Instituto Central de Ciências (ICC) in UnB, Brasília – Oscar Neymar’s Brutalist Gem

The main corridor along the building's eastern section

photography by: Omri Westmark

Some adore it as an architectural masterpiece while others deem it as a dystopian eyesore, Instituto Central de Ciências or ICC is the University of Brasília's main building and apparently so, also a source for heated debates over its unconventional design. Often dubbed as "The Worm" due to its elongated and curvy layout, the building is one of Oscar Neymar's least known works, making it a coveted pilgrimage site among his most zealous fans.

Sandwiched between Brasília’s famous pilot masterplan and Paranoá Lake, the University of Brasilia (UnB) is one of the largest and most renowned academic institutions across the country. While UnB campus is home to multiple Brutalist edifices, none of which is as remarkable and controversial as the ICC building, otherwise known as Instituto Central de Ciências (the Central Institute of Sciences). Designed by Brazil’s globally renowned architect Oscar Neymar, the ICC was the university’s first building upon its completion in 1971.

 

The most striking thing that comes to mind when looking at the article’s protagonist is its mind-boggling length, measuring a whopping 696 meters (2283 feet). It should then come as no surprise that no less than eight years were needed to construct this modernist mega-structure, which was originally designated as the UnB’s main building. As of today, this concrete mammoth accommodates 7 institutes (physics, psychology, social sciences, human sciences, exact sciences, geosciences and letters) and 3 faculties (architecture and urbanism, agronomy and veterinary science and communications).

 

Probably one of Neymar’s least known buildings, the ICC can be divided into 3 wings – south, central and north, with the main entrances being located in between, making them popular meeting spots for all students. The massive edifice is also comprised of three sections, a verdant garden wedged between a pair of 3 story buildings, each spanning across hundreds of meters. Thanks to its seemingly never-ending corridors that run along a curvy path, the building is better-known today as Minhocão, the Brazilian term for worm.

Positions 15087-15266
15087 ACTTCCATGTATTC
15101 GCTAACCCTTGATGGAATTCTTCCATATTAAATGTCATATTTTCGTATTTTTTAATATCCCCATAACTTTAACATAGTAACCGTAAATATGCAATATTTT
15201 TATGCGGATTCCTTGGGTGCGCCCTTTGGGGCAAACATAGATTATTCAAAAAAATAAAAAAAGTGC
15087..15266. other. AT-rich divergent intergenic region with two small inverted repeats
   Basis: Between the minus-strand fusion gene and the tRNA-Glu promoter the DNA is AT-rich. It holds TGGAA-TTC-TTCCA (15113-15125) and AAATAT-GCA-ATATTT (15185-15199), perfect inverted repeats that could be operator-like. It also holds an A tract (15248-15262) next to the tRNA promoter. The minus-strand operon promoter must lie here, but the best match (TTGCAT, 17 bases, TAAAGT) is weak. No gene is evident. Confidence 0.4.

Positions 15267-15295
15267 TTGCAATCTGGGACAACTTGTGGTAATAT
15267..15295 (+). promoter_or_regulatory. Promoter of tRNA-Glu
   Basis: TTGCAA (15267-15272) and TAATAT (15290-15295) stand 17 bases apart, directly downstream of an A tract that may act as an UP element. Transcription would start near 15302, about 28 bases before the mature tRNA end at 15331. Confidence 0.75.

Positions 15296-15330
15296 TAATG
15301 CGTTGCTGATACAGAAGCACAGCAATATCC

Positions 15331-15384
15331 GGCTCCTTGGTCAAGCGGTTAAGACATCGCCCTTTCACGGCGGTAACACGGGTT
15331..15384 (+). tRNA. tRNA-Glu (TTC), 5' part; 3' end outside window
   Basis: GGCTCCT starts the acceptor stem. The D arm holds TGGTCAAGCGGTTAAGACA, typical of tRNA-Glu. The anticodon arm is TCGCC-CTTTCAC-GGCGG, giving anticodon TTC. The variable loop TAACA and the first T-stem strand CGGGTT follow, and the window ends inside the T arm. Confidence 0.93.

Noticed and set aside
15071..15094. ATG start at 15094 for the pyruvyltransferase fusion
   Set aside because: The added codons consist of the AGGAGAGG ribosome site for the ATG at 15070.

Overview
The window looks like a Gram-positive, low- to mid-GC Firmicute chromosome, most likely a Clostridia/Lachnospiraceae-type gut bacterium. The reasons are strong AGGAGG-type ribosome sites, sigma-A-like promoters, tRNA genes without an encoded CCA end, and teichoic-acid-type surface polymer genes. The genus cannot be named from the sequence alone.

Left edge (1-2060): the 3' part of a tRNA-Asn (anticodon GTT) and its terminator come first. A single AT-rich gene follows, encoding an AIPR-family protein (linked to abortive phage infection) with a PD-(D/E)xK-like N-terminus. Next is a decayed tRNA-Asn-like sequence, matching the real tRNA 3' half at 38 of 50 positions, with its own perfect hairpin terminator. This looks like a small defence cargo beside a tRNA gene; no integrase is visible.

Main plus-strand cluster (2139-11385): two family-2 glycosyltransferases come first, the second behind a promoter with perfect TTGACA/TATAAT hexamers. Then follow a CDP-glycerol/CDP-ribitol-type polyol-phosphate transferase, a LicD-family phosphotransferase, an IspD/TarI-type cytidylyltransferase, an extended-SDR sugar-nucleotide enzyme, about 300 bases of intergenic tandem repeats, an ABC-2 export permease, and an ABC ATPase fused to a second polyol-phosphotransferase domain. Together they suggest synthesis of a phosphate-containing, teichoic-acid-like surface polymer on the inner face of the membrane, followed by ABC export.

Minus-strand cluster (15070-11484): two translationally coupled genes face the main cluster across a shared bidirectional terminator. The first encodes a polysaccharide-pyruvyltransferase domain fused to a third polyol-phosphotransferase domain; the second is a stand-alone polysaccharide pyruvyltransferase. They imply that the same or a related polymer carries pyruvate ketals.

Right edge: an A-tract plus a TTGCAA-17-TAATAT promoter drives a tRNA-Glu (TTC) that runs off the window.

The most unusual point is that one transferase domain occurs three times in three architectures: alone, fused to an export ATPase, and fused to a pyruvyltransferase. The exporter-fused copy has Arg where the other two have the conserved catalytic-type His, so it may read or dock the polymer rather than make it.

While initially, it is somewhat easy to dismiss the grace of such a place, a closer glimpse reveals all sorts of interesting phenomena within its confines. The boisterous gatherings of students around the smattering of kiosks, fluffy cats who roam freely throughout the classrooms and the mini-jungle reclining on the grimy concrete beams are merely some of the things that make the ICC a charming place for many of its tenants. Suffice to say that over the years, the building also gained a great deal of abhorrence, with its haters usually mentioning the 2011’s flood that inundated large parts with gushing water.

 

Whether the Worm is an appealing place or not, it is up for you to decide, one thing is clear though, this unignorable building is one of Brasília’s most interesting sites to explore, regardless of one’s final conclusion about its aesthetic merit.

The ICC Building's main entrance

photography by: Omri Westmark


Each section has a slight curve, most apparent in the long passageways

photography by: Omri Westmark


A series of sooty concrete beams separate the inner garden from the two buildings that constitute together the ICC

photography by: Omri Westmark


The corridor along the 2nd floor

photography by: Omri Westmark


The basement level has an underground road, which features a curvy shape like the rest of the building

photography by: Omri Westmark


As one can imagine, the Worm is greatly dominated by extremely long hallways, connecting classrooms, labs and auditoriums

photography by: Omri Westmark


The large garden, sandwiched between the two sections

photography by: Omri Westmark


The exterior façade

photography by: Omri Westmark


One of the Worm's main entrances

photography by: Omri Westmark


The building as seen from the nearby lawn

photography by: Omri Westmark


The building as seen from the nearby lawn

photography by: Omri Westmark


The eastern corridor, viewed from the second floor's balcony

photography by: Omri Westmark


Trees protruding from one of a couple of small gardened corners located at the basement level

photography by: Omri Westmark


Neymar's iconic ramp, linking the first and second floors

photography by: Omri Westmark